5 Reasons Why Elon Musk Should Be Terrified of Rivian

Despite not selling a single car, EV manufacturer Rivian could emerge as Tesla's biggest threat. Here are five reasons why.
Posted in: BusinessOp-ed
Published:
January 27, 2020 4:23 PM UTC
  • Rivian, the company that poses the biggest risk to Tesla in the U.S., hasn’t delivered a single car yet.
  • Rivian is six years younger than Tesla but could take a shorter time to reach key delivery milestones.
  • The Elon Musk-led firm has a head start but Rivian will be launching cars in an environment when EVs have gained acceptance.

Having recently become the world’s second most valuable carmaker, Tesla (NASDAQ:TSLA) is considered a threat to traditional auto manufacturers. But does the Elon Musk-led company ever consider potential rivals within the EV space? Michigan-based Rivian could give Tesla a run for its money.

Here are five reasons why Musk should be losing sleep over Rivian, the well-funded EV startup.

1. Heavy demand

After being founded in 2009 by CEO Robert Scaringe, Rivian is yet to sell a single vehicle more than a decade later. But with the first orders set to be delivered later this year, Rivian has had the perfect start.

Over the weekend Scaringe disclosed that pre-orders had been overwhelming. He said:

… a lot of pre-order customers aren’t going to get the cars as fast as they like because there’s such a long queue.

Last year, Amazon ordered 100,000 electric delivery vans from Rivian. For comparison’s sake, it took Tesla 13 years before it sold the same number of vehicles.

2. Flush with cash

Tesla’s cash flow problems are well known. As it rolls out new models and expands aggressively in China, additional working capital will be required. In its 2019 third quarter results, Tesla’s operating cash flow recorded double digit declines quarter-on-quarter and year-on-year.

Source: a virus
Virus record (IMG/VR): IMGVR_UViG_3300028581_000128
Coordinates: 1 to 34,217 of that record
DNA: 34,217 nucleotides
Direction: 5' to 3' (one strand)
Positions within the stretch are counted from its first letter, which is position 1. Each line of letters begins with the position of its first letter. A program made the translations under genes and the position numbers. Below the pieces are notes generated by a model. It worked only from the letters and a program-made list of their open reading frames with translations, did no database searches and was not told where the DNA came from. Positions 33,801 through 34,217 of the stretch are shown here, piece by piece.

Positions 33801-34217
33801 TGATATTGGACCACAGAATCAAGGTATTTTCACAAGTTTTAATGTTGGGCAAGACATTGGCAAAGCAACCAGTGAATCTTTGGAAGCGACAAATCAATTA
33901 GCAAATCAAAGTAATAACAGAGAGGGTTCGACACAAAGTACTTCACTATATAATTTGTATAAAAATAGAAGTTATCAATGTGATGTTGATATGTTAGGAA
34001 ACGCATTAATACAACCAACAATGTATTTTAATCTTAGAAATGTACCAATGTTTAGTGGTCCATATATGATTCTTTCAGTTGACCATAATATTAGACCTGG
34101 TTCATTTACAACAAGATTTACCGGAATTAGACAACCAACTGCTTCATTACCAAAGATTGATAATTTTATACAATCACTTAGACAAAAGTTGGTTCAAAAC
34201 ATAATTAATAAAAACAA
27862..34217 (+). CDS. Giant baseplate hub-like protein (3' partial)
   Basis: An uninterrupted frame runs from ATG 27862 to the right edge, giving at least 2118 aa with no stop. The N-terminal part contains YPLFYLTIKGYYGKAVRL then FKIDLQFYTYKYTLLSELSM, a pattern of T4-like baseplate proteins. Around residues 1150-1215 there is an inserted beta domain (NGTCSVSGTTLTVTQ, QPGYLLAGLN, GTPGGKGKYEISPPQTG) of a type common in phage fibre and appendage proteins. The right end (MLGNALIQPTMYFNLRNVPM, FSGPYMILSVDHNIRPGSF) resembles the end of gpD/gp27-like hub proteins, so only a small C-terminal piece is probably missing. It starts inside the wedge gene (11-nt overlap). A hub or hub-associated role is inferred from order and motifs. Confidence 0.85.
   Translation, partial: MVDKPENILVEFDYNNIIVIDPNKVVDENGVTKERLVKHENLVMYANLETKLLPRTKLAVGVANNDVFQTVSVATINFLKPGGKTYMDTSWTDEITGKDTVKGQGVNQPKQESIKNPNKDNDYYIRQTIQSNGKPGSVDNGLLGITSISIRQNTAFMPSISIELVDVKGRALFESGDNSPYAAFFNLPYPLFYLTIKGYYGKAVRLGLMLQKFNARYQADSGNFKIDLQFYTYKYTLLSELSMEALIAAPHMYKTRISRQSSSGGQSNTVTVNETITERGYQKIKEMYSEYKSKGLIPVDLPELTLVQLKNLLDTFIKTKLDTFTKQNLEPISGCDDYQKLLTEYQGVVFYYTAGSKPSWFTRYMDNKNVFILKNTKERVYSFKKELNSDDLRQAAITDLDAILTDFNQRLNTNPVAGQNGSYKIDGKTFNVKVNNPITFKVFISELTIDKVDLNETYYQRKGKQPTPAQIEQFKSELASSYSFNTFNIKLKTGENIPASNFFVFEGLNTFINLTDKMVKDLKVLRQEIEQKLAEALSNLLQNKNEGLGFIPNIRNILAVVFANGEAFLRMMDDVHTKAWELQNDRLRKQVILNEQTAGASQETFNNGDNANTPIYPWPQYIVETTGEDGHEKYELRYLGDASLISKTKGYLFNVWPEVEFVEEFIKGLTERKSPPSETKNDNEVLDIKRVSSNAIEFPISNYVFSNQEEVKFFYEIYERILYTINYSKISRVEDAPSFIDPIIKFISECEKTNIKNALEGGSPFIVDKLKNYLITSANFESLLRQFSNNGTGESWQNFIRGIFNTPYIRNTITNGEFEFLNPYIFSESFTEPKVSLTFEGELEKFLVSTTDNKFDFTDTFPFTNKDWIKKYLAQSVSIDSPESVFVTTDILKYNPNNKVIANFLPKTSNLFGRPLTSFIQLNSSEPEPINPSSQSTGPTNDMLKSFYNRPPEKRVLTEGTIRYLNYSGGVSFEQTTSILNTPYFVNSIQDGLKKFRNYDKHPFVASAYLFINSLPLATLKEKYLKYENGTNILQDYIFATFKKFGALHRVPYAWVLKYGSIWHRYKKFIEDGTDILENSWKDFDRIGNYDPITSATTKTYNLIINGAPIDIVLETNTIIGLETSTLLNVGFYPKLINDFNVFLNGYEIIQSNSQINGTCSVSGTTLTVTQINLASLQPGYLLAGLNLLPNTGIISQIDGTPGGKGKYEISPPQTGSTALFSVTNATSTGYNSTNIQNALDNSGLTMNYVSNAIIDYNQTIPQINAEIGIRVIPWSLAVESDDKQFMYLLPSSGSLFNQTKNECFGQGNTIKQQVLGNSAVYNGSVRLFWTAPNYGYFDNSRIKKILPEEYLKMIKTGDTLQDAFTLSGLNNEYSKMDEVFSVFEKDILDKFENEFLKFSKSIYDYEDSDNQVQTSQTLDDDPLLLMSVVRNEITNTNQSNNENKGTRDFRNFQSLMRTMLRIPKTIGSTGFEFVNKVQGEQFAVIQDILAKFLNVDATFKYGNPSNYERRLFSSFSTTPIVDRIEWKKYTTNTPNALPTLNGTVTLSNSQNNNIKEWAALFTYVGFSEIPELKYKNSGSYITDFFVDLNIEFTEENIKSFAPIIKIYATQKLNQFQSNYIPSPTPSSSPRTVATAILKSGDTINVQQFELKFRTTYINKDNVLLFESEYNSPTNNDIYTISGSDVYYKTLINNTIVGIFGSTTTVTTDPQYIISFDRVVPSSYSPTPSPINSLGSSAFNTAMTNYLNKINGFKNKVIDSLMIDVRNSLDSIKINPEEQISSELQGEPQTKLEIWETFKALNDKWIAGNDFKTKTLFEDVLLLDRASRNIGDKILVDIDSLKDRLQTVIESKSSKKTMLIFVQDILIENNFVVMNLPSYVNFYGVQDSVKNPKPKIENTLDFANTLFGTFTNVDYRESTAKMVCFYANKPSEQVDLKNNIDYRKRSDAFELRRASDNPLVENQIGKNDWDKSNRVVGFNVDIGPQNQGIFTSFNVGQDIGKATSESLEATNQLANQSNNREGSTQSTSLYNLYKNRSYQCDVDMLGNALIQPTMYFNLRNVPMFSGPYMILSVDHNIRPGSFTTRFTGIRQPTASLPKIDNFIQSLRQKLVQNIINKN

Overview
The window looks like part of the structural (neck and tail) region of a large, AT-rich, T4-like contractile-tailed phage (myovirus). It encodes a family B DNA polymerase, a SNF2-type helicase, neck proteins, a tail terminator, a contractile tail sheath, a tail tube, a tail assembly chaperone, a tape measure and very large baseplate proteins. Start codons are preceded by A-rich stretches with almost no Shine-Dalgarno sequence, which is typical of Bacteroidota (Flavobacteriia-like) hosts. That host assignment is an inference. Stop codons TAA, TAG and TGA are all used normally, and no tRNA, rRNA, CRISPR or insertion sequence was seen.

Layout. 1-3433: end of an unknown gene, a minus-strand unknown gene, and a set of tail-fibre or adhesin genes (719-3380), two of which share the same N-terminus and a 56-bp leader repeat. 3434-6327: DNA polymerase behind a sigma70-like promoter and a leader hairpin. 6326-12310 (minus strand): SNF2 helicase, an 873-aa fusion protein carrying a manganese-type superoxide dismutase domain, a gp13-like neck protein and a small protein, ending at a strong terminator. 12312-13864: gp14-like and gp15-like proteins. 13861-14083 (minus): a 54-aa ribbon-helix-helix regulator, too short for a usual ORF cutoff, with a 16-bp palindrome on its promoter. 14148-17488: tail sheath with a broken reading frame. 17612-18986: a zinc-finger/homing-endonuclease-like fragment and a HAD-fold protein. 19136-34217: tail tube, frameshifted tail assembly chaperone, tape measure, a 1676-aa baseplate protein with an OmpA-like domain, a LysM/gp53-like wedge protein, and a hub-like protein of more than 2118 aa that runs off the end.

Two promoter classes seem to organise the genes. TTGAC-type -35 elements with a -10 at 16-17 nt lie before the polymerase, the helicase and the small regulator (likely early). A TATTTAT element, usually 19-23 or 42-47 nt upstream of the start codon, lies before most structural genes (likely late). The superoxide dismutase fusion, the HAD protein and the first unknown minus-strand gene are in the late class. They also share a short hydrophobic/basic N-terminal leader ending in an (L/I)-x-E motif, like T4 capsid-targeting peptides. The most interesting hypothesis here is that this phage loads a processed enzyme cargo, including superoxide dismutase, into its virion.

Tesla’s cash flow position fared worse in Q3 2019 relative to the same period a year earlier. | Source: Tesla

Rivian is swimming in cash. In 2019, The company raised $2.85 billion with $1.3 billion having been received in December. Some of its investors include Ford Motor Company (NYSE:F) and Amazon (NASDAQ:AMZN).

3. Rivian’s business model is more diversified than Tesla’s

Besides selling its own branded cars, Rivian will also supply a skateboard platform (motor, battery pack, computer systems and wheels) to Ford and possibly other manufacturers in the future. This diversified business model (combining business-to-consumer with business-to-business) allows Rivian to grow volumes and revenues.

The same cannot be said of Tesla, which overwhelmingly relies on a direct-to-consumer model.

4. With federal tax incentives gone, Tesla now less competitive

Rivian’s products are now more affordable and in a better position to compete with Tesla than they would have been months ago. For instance, when Rivian first announced the R1T truck two years ago, the starting price was $69,000 before any incentives.

Source: Twitter

Following the unveiling of the Cybertruck, Rivian has reduced the prices. Over the weekend Rivian revealed that the $69,000 pre-incentives price was for a mid-range truck. A truck with the basic features will consequently sell for less and be about what the Cybertruck costs.

Additionally, Rivian will be eligible for federal tax credits that Tesla no longer has access to based on new Congress rules. The rules limit the incentives to EV manufacturers with sales below 200,000 units.

5. No “public company burden”

As a private company, Rivian is free of the pressure and scrutiny that listed companies come under. Elon Musk knows all too well what this means. Overwhelmed by this, Musk at one time threatened to take Tesla private. He didn’t carry out his threat though.

Source: Twitter

For all the good things going for Rivian, the ride will not be flawlessly smooth. For one, Tesla has a head start and established infrastructure to support its customer base. This includes the Tesla Supercharger network.

While Rivian has stated that ordinary charging infrastructure will work, a fast-charging network like Tesla’s is needed to compel buyers to enter its showrooms.

Disclaimer: The above should not be considered trading advice from CCN.com. The opinions expressed in this article do not necessarily reflect the views of CCN.com.

This article was edited by Sam Bourgi for CCN.com. If you see a breach of our Code of Ethics or Rights and Duties of the Editor, or find a factual, spelling, or grammar error, please contact us and we will look at it as soon as possible.

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Mark Emem @wetalkmarkets

I cover business and the stock market for CCN. Currently based out of Nairobi, Kenya. Feel free to get in touch with me. Email: wetalkmarkets[at]yahoo.com